Partnership to keep 
Basalt recycling facility running

    Posted January 29, 2016
    County, town talk 50-50 split on operations cost A popular recycling center in Willits will remain open for the time being after the town of Basalt and Pitkin County discussed an informal agreement during Tuesday evening’s joint meeting. The county is looking at a 50-50 share of costs with the town to keep the needed facility operating and recyclables out of the landfill. Basalt had said it would no longer help fund the facility, which is operated by Waste Management, come the end of April. The town has been subsidizing the recycling drop-off center to the tune of $3,300 per month since September. learn more »
  • Low Oil Prices Interfere With What Recyclers Are Paid For Plastic thumbnail

    Low Oil Prices Interfere With What Recyclers Are Paid For Plastic

    Posted January 26, 2016

    The price of oil has been on a downward dive for a couple of years. This has been great for some businesses and not so for others. One industry hit especially hard is the recycling business. DAVID GREENE, HOST: The price of oil has been on a downward dive for a couple years now, and one business hit especially hard by low oil prices is the recycling business. Here's Stacey Vanek Smith from our Planet Money team. STACEY VANEK SMITH, BYLINE: Last spring, oil prices had just dropped in half from $120 a barrel to about $60 a barrel, and all of these recycling plants were going out of business. To figure out why, I visited Tom Outerbridge at Sims Recycling in Brooklyn, right near where live. learn more »

  • Reduce, Reuse, Remove The Cellophane: Recycling Demystified thumbnail

    Reduce, Reuse, Remove The Cellophane: Recycling Demystified

    Posted January 26, 2016

    It's easy to think we're being virtuous when we fill up the blue recycling bin and put it on the curb. But it's clear we have embraced some magical thinking when it comes to what can be recycled. NPR's Dianna Douglas visited a waste management plant in Elkridge, Md., to get the answers from Michael Taylor, director of recycling operations for the plant. Taylor's No. 1 tip: Don't recycle plastic bags, even if they're full of newspaper. They gum up the whole processing system. Every few hours Taylor has to shut down the machines to remove all the plastic. learn more »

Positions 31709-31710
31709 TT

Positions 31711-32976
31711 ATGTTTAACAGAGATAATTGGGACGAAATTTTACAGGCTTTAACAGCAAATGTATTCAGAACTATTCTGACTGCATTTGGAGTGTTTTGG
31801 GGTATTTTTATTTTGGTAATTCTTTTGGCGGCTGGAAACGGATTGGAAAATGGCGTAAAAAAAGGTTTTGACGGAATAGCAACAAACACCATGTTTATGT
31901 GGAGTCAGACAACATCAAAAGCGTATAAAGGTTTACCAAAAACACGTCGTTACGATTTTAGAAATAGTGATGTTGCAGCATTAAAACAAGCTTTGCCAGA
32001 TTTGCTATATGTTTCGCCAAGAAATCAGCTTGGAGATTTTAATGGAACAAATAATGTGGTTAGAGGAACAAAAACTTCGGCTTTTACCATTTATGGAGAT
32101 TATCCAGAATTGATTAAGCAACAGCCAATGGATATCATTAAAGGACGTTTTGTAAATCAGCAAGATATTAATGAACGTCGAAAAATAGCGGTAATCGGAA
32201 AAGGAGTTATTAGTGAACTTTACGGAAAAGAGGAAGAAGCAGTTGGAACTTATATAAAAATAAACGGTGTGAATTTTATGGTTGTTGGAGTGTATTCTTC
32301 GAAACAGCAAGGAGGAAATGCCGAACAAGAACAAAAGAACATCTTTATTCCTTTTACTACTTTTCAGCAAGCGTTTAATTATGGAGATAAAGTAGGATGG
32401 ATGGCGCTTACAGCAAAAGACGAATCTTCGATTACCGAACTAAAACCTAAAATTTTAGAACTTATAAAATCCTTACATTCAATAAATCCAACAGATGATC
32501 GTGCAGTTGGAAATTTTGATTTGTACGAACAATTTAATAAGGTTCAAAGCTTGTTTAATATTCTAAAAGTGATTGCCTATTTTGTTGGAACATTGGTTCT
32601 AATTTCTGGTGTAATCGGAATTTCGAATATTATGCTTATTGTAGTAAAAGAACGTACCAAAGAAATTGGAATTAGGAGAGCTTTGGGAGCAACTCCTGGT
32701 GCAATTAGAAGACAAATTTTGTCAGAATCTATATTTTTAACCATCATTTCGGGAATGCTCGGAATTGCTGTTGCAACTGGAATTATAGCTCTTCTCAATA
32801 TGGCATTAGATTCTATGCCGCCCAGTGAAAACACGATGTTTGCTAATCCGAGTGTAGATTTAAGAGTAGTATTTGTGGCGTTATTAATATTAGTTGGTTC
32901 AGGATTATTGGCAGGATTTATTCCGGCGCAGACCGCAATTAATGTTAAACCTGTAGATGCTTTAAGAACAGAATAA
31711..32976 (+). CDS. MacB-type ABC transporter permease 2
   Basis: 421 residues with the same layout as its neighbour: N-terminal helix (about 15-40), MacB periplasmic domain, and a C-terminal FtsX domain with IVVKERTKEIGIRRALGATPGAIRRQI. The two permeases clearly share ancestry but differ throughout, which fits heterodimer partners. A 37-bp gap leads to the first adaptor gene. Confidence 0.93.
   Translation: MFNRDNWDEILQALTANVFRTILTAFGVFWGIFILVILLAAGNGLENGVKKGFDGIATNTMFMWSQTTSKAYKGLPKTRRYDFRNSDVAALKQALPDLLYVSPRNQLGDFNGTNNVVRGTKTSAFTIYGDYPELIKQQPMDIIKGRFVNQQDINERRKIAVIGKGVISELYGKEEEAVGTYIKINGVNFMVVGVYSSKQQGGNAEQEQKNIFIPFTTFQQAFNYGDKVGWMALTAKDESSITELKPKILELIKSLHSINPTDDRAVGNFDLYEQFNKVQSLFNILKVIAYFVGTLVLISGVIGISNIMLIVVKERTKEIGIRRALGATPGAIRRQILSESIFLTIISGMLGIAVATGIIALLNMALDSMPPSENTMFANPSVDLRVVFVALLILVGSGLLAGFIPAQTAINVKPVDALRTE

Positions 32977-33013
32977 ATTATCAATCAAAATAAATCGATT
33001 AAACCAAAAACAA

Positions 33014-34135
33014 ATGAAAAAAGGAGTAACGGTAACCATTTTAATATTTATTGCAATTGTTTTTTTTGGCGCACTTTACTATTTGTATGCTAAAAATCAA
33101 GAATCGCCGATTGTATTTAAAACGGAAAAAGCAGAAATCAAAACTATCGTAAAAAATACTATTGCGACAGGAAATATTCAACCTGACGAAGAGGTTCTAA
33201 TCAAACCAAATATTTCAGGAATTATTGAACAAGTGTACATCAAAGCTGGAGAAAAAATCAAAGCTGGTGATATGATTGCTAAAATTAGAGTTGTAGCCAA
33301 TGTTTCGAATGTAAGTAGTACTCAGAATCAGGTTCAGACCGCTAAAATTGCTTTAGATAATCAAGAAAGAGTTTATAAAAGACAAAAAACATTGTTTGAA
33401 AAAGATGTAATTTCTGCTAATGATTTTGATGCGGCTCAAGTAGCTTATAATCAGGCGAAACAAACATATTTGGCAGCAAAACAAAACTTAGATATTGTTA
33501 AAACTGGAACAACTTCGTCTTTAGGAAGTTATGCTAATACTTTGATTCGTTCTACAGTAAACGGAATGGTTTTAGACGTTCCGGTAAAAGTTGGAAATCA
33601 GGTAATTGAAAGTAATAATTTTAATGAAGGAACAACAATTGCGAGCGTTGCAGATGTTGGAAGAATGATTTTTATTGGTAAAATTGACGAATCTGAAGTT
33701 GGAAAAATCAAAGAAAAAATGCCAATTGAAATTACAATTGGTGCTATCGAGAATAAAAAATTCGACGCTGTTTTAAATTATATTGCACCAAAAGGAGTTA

• single-stream-recycling

    With 'Single-Stream' Recycling, Convenience Comes At A Cost

    Posted January 26, 2016

    "In many municipalities around the country, the days of sorting your recyclables for curbside pickup are long gone, replaced by a system called "single stream" recycling. But what happens after all those bits of plastic, paper, glass and metal get put in the bin? Because it's often collected by the same workers who pick up the garbage, it's easy to wonder if the recyclables make their way to the dump, too. But single-stream recycling ends up at a place called a materials recovery facility. An MRF is part warehouse, part industrial plant; a single facility can process hundreds of tons every day, using workers and high-tech machines." learn more »

  • Pitkin County wants more equitable contributions for recycling service thumbnail

    Pitkin County wants more equitable contributions for recycling service

    Posted January 20, 2016

    Basalt only covering cost of Willits facility through April Pitkin County commissioners had a long discussion on the moral benefits of the area’s recycling program on Tuesday, but stressed that municipalities need to step up their share of funding to support the costly amenity into the future. The high cost of recycling service is being compounded by the commodity markets falling drastically in the last few years, making recycling facilities unprofitable. The county is now looking at having municipalities share the cost of service at a possible 50-50 clip. That would mean an annual match of $97,000 from the city of Aspen, $23,300 from Basalt, and $56,600 from Snowmass Village for operations. learn more »

  • Recycling Poses Conundrum for Waste Companies, Local Governments thumbnail

    Recycling Poses Conundrum for Waste Companies, Local Governments

    Posted January 19, 2016

    The vast majority of recyclable materials from the Roaring Fork Valley are being shipped across the Pacific Ocean. That’s according to a major area trash and recycling hauler. Recycling has been a hot topic among leaders in the Valley, as the price of collecting and trucking plastic, glass, and other materials out of the area is getting more expensive.

    "The chances of your recyclables going to China are probably in the 95% - 100% range,” says Scott Eden. He’s founder and President of Carbondale-based Mountain Waste and Recycling, the combination of the two companies Intermountain Waste & Recycling and Mountain Roll-Offs, Inc. “And there are a bunch of factors, that none of us control, that impact [sending recyclables to China]." learn more »